TeleCHAT: Comprehensive aphasia rehabilitation through telerehabilitation

There is an international move toward intensive comprehensive aphasia programs (ICAPs). Spanning the World Health Organisation International Classification of Functioning, Disability and Health (WHO ICF) in a holistic biopsychosocial manner and incorporating principles of neuroplasticity, ICAPs include a variety of therapy approaches (individual, group, education) delivered in clinics to a cohort at high intensity.

Our team developed Australia’s first ICAP – Language Intervention and Functional Therapy (LIFT) and then refine it to CHAT, and evaluation showed statistically significant improvements. However, poor access to CHAT remains an issue for the majority of Australians living with aphasia. We now propose the use of telerehabilitation to deliver all components of CHAT directly into homes.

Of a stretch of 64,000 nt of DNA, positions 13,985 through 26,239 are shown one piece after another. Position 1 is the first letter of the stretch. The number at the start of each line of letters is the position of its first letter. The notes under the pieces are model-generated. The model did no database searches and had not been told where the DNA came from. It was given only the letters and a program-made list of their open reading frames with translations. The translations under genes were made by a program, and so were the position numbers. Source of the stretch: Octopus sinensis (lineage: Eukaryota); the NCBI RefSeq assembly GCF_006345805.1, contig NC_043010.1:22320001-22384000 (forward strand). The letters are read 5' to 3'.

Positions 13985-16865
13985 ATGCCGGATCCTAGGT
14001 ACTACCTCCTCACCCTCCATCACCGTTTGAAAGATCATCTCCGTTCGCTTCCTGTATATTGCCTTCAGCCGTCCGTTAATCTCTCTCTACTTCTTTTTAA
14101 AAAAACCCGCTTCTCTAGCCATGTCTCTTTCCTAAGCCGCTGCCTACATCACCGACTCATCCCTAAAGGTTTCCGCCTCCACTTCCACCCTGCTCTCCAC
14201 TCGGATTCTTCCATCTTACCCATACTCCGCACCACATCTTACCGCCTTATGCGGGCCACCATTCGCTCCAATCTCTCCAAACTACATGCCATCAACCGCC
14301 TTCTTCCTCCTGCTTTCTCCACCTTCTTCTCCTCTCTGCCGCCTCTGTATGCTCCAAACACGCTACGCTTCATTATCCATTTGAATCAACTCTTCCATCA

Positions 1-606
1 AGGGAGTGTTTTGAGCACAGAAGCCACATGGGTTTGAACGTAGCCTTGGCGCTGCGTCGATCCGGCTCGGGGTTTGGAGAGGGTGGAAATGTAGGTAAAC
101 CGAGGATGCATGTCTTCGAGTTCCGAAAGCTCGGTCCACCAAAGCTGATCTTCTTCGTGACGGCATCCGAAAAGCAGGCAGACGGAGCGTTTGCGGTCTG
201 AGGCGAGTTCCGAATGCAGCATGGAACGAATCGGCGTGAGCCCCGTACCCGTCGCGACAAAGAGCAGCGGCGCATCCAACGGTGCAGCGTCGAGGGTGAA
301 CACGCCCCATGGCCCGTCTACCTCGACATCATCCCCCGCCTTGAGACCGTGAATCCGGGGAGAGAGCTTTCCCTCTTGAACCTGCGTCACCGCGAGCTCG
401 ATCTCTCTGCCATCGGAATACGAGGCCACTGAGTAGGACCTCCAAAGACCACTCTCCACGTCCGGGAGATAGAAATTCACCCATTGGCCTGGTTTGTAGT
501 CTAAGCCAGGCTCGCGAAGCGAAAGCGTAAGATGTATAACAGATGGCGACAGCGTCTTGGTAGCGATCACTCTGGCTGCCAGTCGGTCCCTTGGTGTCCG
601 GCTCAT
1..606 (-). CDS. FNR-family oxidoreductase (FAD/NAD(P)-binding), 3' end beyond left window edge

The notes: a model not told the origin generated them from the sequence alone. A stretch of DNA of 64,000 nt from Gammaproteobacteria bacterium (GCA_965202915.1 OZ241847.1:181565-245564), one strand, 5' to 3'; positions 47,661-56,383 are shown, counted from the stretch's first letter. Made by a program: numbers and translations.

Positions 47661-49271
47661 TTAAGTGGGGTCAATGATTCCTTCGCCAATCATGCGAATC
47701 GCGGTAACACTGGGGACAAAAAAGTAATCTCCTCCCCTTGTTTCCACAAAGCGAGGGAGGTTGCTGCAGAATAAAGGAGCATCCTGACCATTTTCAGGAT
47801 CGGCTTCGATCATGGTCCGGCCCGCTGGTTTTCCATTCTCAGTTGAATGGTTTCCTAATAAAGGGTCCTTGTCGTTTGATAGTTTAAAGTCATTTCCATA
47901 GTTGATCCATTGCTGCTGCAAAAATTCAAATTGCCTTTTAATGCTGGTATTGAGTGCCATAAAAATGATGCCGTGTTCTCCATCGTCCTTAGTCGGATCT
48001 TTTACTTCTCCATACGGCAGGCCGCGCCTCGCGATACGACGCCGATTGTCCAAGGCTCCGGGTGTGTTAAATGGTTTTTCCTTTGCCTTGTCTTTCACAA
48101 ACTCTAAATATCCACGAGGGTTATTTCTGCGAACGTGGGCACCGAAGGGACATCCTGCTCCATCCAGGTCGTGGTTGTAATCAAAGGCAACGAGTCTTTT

Project aims

Primary aim

To translate the in-person CHAT program for delivery via telerehabilitation (TeleCHAT) and to evaluate TeleCHAT in terms of usability, feasibility, acceptability and efficacy.  Data collected will also be used to compare the language outcomes from TeleCHAT with the standard delivery of CHAT.

Secondary aims

1. Compare quality of life outcomes and costs between TeleCHAT and CHAT.

2. Evaluate the costs associated with TeleCHAT compared to CHAT from both service provider and participant perspectives.

3. Determine access, satisfaction, and implementation barriers and facilitators for TeleCHAT